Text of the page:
The Deadpool Midge incorporates many of my favorite midge larva building materials into one super-tasty little package. And like the character it’s named for, is adorned in red and black and is pretty much indestructible.
I start with a Dai-Riki #270 in size 22. As is almost always the case, plunger-style hackle pliers make handling small hooks like this a breeze. Because of the 270’s bend, it’s pretty much essential you get the hook barb mashed down really well before trying to slip on a bead. Here I’m going to use one of my favorites, a midge-sized crystal pearl glass bead. Just troll your hook through the school until you snag one. Do make sure it slips around the hook bend and doesn’t get hung up. I like to get beads on several hooks at once in order to speed up the tying process. Leaving the hooks in the hackle pliers allows you to easily get them secured in the jaws of your tying vise. Make sure the bead is pushed all the way up behind the hook eye.
My tying procedure on this fly is a tad wonky but it works for me. It begins by loading two bobbins, each with a spool of black 70 Denier thread. Use one of the bobbins to get your thread started on the hook shank behind the bead and take a few wraps rearward before snipping or breaking off the tag.
Red Sulky Holoshimmer is used for the body of the fly. A 10” length snipped from the spool is enough to make numerous flies. Lay one end of the material against the near side of the hook and take a couple of thread wraps to secure it. Then pull the material under the wraps until just the very end is exposed. Make touching wraps with your tying thread to bind the Holoshimmer to the top of the hook shank, well down into the bend. Then relocate your bobbin somewhere out of the way, toward the back of your tying vise.
Now, pick up your second bobbin and start that thread on the hook shank behind the bead. A little strange, I know, but I’m telling you the procedure works. Get hold of the Holoshimmer and start making slightly overlapping wraps with it, up the hook shank, toward the eye. When you reach the newly tied in tying thread, use it to secure the material to the top of the hook shank and then snip the excess off close. Pick up your whip finish tool and do a 3 or 4 turn whip finish to anchor the thread and then snip or cut that bobbin free.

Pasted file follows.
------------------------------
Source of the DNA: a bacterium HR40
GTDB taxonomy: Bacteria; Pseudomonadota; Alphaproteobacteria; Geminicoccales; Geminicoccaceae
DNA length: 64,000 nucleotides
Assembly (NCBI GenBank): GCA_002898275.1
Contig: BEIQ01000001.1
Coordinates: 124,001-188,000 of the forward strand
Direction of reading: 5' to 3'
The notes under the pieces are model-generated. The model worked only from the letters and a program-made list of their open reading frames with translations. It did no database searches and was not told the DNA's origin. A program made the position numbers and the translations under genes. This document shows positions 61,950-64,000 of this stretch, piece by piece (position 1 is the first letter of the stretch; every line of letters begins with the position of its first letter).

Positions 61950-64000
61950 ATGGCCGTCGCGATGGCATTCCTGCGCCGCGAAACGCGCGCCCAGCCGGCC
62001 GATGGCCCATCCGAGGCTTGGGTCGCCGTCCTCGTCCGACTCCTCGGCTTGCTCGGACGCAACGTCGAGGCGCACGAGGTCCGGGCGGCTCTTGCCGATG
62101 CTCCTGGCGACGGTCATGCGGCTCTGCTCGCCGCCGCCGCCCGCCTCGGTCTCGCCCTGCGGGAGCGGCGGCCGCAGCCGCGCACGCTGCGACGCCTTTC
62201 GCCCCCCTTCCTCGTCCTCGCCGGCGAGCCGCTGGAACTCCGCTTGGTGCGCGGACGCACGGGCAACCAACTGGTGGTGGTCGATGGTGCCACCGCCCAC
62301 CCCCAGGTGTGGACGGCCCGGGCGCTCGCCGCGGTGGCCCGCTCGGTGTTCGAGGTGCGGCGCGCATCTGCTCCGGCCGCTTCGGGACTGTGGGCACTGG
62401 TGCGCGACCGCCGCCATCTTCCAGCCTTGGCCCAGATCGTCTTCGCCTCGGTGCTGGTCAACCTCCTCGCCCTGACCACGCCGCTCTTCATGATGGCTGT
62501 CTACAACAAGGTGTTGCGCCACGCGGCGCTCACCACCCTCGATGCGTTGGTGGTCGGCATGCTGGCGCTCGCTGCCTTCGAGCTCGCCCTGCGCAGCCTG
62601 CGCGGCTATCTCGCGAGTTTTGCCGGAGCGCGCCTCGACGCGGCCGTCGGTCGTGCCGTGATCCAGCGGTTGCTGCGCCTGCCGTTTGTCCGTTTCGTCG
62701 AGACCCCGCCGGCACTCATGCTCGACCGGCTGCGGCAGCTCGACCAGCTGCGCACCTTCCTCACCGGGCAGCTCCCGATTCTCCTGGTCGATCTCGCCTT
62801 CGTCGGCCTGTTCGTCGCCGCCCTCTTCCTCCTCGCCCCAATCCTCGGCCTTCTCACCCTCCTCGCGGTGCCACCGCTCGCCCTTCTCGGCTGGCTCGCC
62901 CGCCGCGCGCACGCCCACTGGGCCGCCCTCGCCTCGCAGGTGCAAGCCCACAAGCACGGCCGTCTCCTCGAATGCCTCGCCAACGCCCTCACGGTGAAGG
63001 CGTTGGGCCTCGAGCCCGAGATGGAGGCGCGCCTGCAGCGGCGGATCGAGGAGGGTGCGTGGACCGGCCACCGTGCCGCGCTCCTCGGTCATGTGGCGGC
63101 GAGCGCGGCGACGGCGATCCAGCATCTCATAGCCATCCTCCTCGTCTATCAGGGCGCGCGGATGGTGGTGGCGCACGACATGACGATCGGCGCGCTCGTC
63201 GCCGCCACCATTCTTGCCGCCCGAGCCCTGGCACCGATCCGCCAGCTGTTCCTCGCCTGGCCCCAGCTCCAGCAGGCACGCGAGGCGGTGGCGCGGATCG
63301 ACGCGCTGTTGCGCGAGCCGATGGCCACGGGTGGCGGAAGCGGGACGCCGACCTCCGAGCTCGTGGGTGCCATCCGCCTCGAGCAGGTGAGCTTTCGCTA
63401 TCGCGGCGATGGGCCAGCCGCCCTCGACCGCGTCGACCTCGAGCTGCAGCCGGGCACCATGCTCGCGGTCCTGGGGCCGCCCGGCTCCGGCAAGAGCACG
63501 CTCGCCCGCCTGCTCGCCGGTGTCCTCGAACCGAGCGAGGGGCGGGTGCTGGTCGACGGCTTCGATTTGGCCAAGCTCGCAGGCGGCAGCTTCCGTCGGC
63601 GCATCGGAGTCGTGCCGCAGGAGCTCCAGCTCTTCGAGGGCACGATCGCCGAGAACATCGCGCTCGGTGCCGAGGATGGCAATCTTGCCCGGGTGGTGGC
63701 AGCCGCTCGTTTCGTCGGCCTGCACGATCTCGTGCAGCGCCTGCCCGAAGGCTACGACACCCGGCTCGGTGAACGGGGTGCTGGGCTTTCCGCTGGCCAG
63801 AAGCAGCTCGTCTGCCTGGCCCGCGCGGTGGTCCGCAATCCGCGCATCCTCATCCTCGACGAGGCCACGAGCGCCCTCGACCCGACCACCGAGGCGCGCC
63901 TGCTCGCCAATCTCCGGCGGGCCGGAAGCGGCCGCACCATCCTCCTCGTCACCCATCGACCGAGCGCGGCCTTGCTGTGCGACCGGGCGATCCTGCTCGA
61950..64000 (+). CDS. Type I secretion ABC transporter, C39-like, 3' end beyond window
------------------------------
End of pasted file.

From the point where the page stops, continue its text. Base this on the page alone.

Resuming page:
Next, pick up the first bobbin, bring it around to the front of your vise and give it a really good clockwise spin to cord up the thread. This will make for a finer rib, which in turn, allows you to segment the body more as you take open spiral wraps up, toward the back of the bead.
I like to use black rabbit fur for the collar of the fly. It’s better to err on the side of not enough rather than too much. Use the rabbit to create a short, really slender, dubbing noodle on your tying thread. Then, take wraps with the noodle to build up a small furry collar behind the bead.
With that done, once again reach for your whip finish tool and do a 3 or 4 turn whip finish, seat the knot well and then snip or cut your tying thread free. Those two wayward fibers are driving me nuts so I’m going to snip them off. Best to use your own judgement for such things.
Once you get the hang of the tying procedure, you can crank these demonic looking little guys out in fairly short order without expending maximum effort.